Year 4 Teacher
Leibler Yavneh College
We woke up, got ready, packed and went off to breakfast. The breakfast so far on the program has been plentiful. The only issue, I’ve found, has been my portion control. Has this been a problem you ask? There is a fine line between waste and waist.
On the road to our first destination, traveling the Hula Valley towards the south, the city of Tsfat, 1 of the 4 holy cities.
The old city of Tsfat (Tsfat is such a fun word to say, by the way) is a majestic, yellow stoned labyrinth. A street with twists and turns and narrow bypasses along the way, even the rain couldn’t diminish this beauty. I was captivated by the different shaped/coloured doors to each residence offering its own identity marker. Onto our arty party, the David Friedman Kabbalah Art exhibit.
David Friedman spoke about how he creates artworks incorporating the body, mind and heart which underpin Kabbalah. Go to the website for translations of his artwork language and the choices he has made in his designs.
The Tree of life.
Bringing many into one.
I create as a speak.
Caro synagogue was a delightful eye view on our journey through the old city. Although busy, the intricate detail in fixtures and features were undeniable.
The day got colder and colder, wetter and wetter. We finished our old Tsfat trip off with a quick shop at the souvenir stores. At the small market, art and souvenirs were plentiful. You could pick up modern art with dynamic colours and flair in their designs. If you set your eyes on the jewellery and Judaica long enough, you were encouraged to purchase… with, of course, a special discount. When concluding this magical journey, reminders of going to the toilet before we got on the bus were a given, the 2 shekel pee price, however, was not. I scan the area for trees… hmm, nope. I ended up paying the 2 shekels.
On the bus and up the mountain to Misgav, where we stopped for lunch and met the head of the council, Mayor Ron Shani. He spoke to us about the development of the region with the assistance of JNF. He described his community as a mosaic of communities celebrating the uniqueness of each individual within their thriving settlements.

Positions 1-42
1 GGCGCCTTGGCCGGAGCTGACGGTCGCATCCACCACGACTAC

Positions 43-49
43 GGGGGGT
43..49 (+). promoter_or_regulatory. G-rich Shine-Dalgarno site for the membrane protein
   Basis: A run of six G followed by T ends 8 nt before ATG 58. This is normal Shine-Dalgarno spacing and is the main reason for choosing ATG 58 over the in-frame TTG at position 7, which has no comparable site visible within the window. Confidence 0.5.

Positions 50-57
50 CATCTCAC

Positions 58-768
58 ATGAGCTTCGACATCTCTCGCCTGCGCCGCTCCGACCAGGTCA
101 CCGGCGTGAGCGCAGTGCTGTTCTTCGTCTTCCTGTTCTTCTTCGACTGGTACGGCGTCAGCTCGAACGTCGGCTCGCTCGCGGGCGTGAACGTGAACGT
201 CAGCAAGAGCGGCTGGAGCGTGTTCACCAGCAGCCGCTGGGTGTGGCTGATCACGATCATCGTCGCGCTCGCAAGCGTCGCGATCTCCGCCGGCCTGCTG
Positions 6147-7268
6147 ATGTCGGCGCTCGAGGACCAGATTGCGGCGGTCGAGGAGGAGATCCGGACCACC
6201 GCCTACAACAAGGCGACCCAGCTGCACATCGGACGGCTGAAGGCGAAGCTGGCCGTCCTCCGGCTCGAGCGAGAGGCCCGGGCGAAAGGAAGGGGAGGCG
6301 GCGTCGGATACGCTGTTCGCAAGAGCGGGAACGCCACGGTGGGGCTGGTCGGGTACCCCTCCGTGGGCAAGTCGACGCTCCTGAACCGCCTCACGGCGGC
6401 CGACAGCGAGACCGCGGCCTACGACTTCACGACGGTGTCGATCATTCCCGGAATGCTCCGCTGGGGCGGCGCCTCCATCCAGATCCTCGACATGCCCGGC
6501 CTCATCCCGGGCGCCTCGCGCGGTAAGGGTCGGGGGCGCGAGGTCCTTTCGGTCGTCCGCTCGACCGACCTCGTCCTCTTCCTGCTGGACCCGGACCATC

Next, we saw the Sustainability Centre where all projects are done through recycling and sustainable means. Students make use of their education to create and make pieces or art, gardens/gardening, butterfly curation, and a house with self-preservation of heat and cooling. You will leave seeing the sign and their intended message ‘Have a Green Day’.
Oranim College of Education was the second to last event on Day 3. David Mittenberg was a captivating speaker who spoke about Jewish communities, their relationships and the subject area, Jewish Peoplehood Education. The goal of peoplehood education is to build interdependence, reciprocity and mutuality while accepting the multiplicity of identity. He was an amazing speaker with clarity in the direction of his research.
Lori Abrahamson followed him with an activity the would get us thinking about our connectedness to the immediate Jewish community and how we extend beyond that. I enjoyed the discussion with my team on developing ideas whilst being reflective on our own educational approaches. I do hope we have more facilitated professional discussions and workshops like this one on the tour, if time permits.
Finally, we find ourselves after a 2-hour journey in Jerusalem. I know I will sleep well tonight.
Overall, the day was astounding in the caliber of what I saw and learned. It makes me wish my whole team from Leibler Yavneh College in Melbourne were with me on this journey (not just in my WhatsApp) to see and be inspired by the things I have experienced. Israel is a beautiful country and I can’t believe what a marvel the last 3 days have been.